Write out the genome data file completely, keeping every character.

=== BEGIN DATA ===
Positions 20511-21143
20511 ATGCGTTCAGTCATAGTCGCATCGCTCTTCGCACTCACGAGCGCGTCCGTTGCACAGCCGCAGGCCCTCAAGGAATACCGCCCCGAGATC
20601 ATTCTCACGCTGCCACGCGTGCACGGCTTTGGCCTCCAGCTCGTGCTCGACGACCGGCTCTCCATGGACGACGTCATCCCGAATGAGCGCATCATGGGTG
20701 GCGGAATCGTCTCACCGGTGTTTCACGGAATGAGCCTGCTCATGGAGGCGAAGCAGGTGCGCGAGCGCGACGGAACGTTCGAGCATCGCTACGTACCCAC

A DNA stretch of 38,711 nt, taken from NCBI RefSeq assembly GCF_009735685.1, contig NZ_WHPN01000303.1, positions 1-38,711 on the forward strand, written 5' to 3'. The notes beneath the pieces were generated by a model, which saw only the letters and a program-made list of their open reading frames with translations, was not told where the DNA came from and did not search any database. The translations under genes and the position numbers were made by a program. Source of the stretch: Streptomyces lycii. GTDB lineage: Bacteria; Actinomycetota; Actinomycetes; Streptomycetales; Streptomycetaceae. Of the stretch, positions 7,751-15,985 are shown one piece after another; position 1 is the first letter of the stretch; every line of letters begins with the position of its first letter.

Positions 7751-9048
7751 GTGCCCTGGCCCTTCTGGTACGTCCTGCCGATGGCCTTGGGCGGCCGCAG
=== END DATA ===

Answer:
Positions 20511-21143
20511 ATGCGTTCAGTCATAGTCGCATCGCTCTTCGCACTCACGAGCGCGTCCGTTGCACAGCCGCAGGCCCTCAAGGAATACCGCCCCGAGATC
20601 ATTCTCACGCTGCCACGCGTGCACGGCTTTGGCCTCCAGCTCGTGCTCGACGACCGGCTCTCCATGGACGACGTCATCCCGAATGAGCGCATCATGGGTG
20701 GCGGAATCGTCTCACCGGTGTTTCACGGAATGAGCCTGCTCATGGAGGCGAAGCAGGTGCGCGAGCGCGACGGAACGTTCGAGCATCGCTACGTACCCAC

A DNA stretch of 38,711 nt, taken from NCBI RefSeq assembly GCF_009735685.1, contig NZ_WHPN01000303.1, positions 1-38,711 on the forward strand, written 5' to 3'. The notes beneath the pieces were generated by a model, which saw only the letters and a program-made list of their open reading frames with translations, was not told where the DNA came from and did not search any database. The translations under genes and the position numbers were made by a program. Source of the stretch: Streptomyces lycii. GTDB lineage: Bacteria; Actinomycetota; Actinomycetes; Streptomycetales; Streptomycetaceae. Of the stretch, positions 7,751-15,985 are shown one piece after another; position 1 is the first letter of the stretch; every line of letters begins with the position of its first letter.

Positions 7751-9048
7751 GTGCCCTGGCCCTTCTGGTACGTCCTGCCGATGGCCTTGGGCGGCCGCAG